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Durham University

Department of Anthropology

Academic Staff

Publication details for Dr Malcolm T. Smith

Smith, M.T. & Fletcher-Jones, L.J. (2003). ‘Thus the Colliers and their wives’ migration, mate choice and population structure of some County Durham parishes in the mid-nineteenth century. Annals of Human Biology 30(6): 678-692.
  • Publication type: Journal Article
  • ISSN/ISBN: 0301-4460
  • Keywords: TYNESIDE PARISH; SECULAR TRENDS; INTERMARRIAGE; ENDOGAMY; CENTURIES; ISONYMY; MODELS;

Author(s) from Durham

Abstract

Abstract: Aim: Historical accounts of the mining population in County Durham, UK, offer two persistent representations of demographic behaviour-substantial mobility and occupational endogamy-which would influence the distribution of genes in the population. The aim of this paper is to test these predictions against 19th-century demographic data, comparing miners with other contemporary occupations.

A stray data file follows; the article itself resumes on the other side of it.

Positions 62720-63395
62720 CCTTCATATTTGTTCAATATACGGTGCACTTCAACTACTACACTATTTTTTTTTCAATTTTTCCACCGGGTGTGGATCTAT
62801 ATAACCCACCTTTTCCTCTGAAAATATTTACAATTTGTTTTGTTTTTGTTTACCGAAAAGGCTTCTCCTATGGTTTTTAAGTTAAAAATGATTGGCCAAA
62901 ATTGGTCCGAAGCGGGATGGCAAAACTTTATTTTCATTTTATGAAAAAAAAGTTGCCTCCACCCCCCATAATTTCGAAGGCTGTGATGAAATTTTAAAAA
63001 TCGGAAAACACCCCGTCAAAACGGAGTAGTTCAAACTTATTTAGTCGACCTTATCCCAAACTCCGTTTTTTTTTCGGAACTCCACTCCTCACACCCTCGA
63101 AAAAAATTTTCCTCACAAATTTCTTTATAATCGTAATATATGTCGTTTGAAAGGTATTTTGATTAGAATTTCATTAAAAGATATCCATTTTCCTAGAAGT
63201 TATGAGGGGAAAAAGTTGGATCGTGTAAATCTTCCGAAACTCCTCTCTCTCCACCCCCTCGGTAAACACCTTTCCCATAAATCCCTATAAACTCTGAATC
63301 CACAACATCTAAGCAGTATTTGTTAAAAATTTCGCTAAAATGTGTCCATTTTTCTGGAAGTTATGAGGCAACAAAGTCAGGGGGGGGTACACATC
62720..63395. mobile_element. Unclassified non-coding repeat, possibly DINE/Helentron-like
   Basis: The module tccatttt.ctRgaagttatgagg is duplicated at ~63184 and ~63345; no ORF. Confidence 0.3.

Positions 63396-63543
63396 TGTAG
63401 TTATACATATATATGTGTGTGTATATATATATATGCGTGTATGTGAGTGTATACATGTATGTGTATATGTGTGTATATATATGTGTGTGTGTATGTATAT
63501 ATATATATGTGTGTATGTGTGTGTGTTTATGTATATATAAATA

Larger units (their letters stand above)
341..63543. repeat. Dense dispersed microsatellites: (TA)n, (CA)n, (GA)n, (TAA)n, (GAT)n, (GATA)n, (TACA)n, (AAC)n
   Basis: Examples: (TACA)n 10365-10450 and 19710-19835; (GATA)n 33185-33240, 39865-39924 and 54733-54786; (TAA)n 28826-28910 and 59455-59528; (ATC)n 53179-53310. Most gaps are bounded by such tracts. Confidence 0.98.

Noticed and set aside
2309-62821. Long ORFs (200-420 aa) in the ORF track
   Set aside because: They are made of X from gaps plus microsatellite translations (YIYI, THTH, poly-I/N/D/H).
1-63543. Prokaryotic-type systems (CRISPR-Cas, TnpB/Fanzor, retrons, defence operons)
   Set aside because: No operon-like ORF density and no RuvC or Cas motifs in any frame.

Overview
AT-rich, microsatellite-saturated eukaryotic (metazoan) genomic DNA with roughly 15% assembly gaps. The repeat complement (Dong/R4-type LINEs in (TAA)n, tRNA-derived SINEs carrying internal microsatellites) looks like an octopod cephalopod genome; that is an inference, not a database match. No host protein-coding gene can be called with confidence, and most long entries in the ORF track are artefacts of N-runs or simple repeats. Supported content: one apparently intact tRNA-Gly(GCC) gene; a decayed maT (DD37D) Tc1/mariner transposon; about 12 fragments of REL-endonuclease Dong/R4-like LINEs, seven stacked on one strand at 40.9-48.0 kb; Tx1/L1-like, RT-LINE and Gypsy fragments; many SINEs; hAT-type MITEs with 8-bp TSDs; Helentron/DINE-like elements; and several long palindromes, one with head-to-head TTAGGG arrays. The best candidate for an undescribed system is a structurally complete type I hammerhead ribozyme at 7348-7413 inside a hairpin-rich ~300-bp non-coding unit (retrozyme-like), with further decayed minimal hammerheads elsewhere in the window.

Subjects and methods: Four parishes in County Durham yielded data on 3653 birthplace-residence distances, calculated from locations recorded in the 1851 census enumerators' books, and on occupational endogamy and exogamy for 3784 marriages recorded in the Anglican registers, 1834-76. Endogamy was analysed by log-linear models and odds ratios.

Results: Median migration distances were similar in the miners and other occupations, though the proportion of migrants among the miners (99.7%) was higher than agricultural (87.0%) and general labourers (91%). Endogamy in the miners (76%) was higher than in other populations (maximum 39%), but further analysis showed that the miners' tendency to marry women from the same occupational background was less than among agricultural labourers or professional men.

Conclusion: Predictions of high migration rate and endogamy among the mining populations were upheld, but there was little evidence that the behaviour of the miners differed from other occupational groups.